Mockingbird Memories: RIP Harper Lee

This morning, I read on Facebook that Harper Lee passed away. At first I couldn’t believe it, and then I let the news sink in. I keep a blank page in my bullet journal to jot down anything that happens. I could think of no other quotation to write down than this one from To Kill a Mockingbird:


I also wanted to write about some memories I had of this iconic piece of literature. So here goes:

When I was in seventh grade in 2002, To Kill a Mockingbird was put on as a play at the Carlisle Theatre. I was not in it, but I did go to see it with my grandparents. I watched in awe as the story was brought to life by the actors and actresses onstage. But I finally read the book in eighth grade for my English class. It was unlike anything I had ever read before. Harper Lee brought the story to life through her wonderful writing. I wanted to know what happened next to the characters. I also learned a lot about not judging other people. One of my favorite quotations in the book is where Atticus tells Scout, “You never really understand a person until you consider things from his point of view…climb into his skin and walk around in it.” I try to live by this statement like Scout did. In addition to reading the novel that spring, we reenacted the trial during class. I knew that I didn’t want to play Scout, so I volunteered to play Mayella Ewell. I rehearsed my lines in the chapters and made sure I was ready. It was fun to play out the trial scenes because it brought them to life and helped us understand it better. My teacher told me later that she would never forget my performance of Mayella. After we finished reading the book, I felt like it had a big impact on me. It teaches you valuable lessons and introduces you to memorable characters. I read it again in a college English class, and it taught me even more lessons than it did in middle school.  

Thank you, Harper Lee, for your wonderful writing. I have already started reading Go Set a Watchman too. Rest in peace to a literary legend.


Happy 50th Anniversary, Harriet M. Welsch!

I wanted to write an entry about one of my favorite children’s books: Harriet the Spy.  I posted about it on Facebook as well, but I wanted to go into more details about how this book impacted me, in addition to becoming a writer.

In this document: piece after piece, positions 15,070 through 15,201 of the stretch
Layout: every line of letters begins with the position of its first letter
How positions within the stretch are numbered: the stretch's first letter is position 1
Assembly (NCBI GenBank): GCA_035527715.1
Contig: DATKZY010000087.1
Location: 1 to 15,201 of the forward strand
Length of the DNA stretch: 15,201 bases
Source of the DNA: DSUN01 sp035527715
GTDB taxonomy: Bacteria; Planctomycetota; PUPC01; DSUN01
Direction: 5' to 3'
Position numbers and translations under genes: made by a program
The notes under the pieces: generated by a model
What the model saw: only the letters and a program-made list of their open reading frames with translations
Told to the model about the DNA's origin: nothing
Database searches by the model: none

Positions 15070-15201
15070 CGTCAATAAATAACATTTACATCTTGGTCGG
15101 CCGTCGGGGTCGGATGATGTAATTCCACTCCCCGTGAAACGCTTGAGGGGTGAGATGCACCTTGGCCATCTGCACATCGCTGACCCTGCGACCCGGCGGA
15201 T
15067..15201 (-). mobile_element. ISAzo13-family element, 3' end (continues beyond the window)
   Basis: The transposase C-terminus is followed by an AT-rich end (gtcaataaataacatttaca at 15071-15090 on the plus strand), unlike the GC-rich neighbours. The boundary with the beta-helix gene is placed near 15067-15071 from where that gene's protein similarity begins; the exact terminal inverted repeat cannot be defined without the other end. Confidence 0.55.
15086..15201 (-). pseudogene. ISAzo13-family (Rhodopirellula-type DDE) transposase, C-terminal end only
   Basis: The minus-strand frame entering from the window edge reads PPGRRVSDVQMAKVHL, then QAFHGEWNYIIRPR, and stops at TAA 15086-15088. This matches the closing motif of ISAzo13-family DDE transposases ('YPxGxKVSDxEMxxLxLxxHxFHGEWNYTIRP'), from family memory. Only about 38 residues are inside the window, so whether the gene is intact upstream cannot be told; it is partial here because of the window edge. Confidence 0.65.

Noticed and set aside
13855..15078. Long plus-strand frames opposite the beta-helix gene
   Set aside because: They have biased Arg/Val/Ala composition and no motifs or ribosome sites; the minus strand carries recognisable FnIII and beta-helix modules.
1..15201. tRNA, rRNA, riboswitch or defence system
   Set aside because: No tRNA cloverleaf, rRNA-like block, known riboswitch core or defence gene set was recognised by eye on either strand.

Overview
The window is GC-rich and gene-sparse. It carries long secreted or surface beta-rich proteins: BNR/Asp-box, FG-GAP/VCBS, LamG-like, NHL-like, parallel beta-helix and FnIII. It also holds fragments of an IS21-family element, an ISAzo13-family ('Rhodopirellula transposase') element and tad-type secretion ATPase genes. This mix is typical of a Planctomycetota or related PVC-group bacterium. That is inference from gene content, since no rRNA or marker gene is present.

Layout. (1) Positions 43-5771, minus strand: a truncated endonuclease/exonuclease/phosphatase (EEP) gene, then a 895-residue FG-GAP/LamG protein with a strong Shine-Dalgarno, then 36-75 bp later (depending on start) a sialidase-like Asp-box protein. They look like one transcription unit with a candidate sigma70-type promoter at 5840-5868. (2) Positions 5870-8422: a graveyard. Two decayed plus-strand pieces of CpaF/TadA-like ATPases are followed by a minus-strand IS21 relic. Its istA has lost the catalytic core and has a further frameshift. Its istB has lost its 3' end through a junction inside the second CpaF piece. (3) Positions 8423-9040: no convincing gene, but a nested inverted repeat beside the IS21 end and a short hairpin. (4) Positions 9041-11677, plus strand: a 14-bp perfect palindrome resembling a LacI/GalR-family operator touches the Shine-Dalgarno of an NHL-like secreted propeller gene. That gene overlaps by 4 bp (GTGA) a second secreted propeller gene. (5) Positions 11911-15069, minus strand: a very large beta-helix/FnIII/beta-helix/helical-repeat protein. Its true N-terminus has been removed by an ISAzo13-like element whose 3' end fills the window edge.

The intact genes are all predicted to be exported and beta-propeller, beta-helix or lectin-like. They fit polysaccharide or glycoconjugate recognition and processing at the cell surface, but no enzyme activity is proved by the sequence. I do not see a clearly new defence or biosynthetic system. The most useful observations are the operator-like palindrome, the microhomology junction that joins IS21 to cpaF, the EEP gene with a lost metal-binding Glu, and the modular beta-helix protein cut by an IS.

I have to be honest, I was impacted by the movie before the book, but both played an equal role with my writing aspirations.  I first saw the movie when I was eight years old.  My mom bought the VHS tape, and I sat down and watched it.  Michelle Trachtenberg played the role of Harriet with a large amount of emotions (anger, sadness, happiness, etc.), and I laughed at the funny things and was angry when she was caught in Mrs. Plumber’s dumbwaiter.  I was sad when Ole Golly (Rosie O’Donnell) went away, and angry along with Harriet when her friends started getting revenge on her because of what she wrote about them.  I also remember feeling happy when Harriet and her friends and classmates finally made amends, and I enjoyed seeing Harriet become the editor of the sixth grade newspaper (which also inspired me to create a school newspaper at my elementary school called The Bellaire Buzz).  After I saw the movie, I got the book.  I have two copies now: an older one with Harriet as a blonde, and the one with the same cover as the VHS tape box.  I read the book over and over, even if I did not understand some of the content (i.e. dancing school, egg creams, or the word fink).  I admired the character of Harriet because she was outspoken and opinionated (even if she was a bit spoiled and immature), and she called (or wrote) everything like she saw it (in this case it was literal because she was a spy).

Through Harriet, I learned about how to be a good spy (I wore a coat and had a fanny pack full of my spy gear :-)), as well as how to be a nicer person (I knew I did not want to be mean like she was, both in real life and in her writing sometimes).  But I also learned how to keep my eyes and ears open for everything no matter what.

So thank you, Louise Fitzhugh, for creating this memorable character and for writing this book.  It has had an influence on me as an aspiring writer, as well as an amateur detective/spy.  It was also what inspired me to write many short mystery stories as a kid.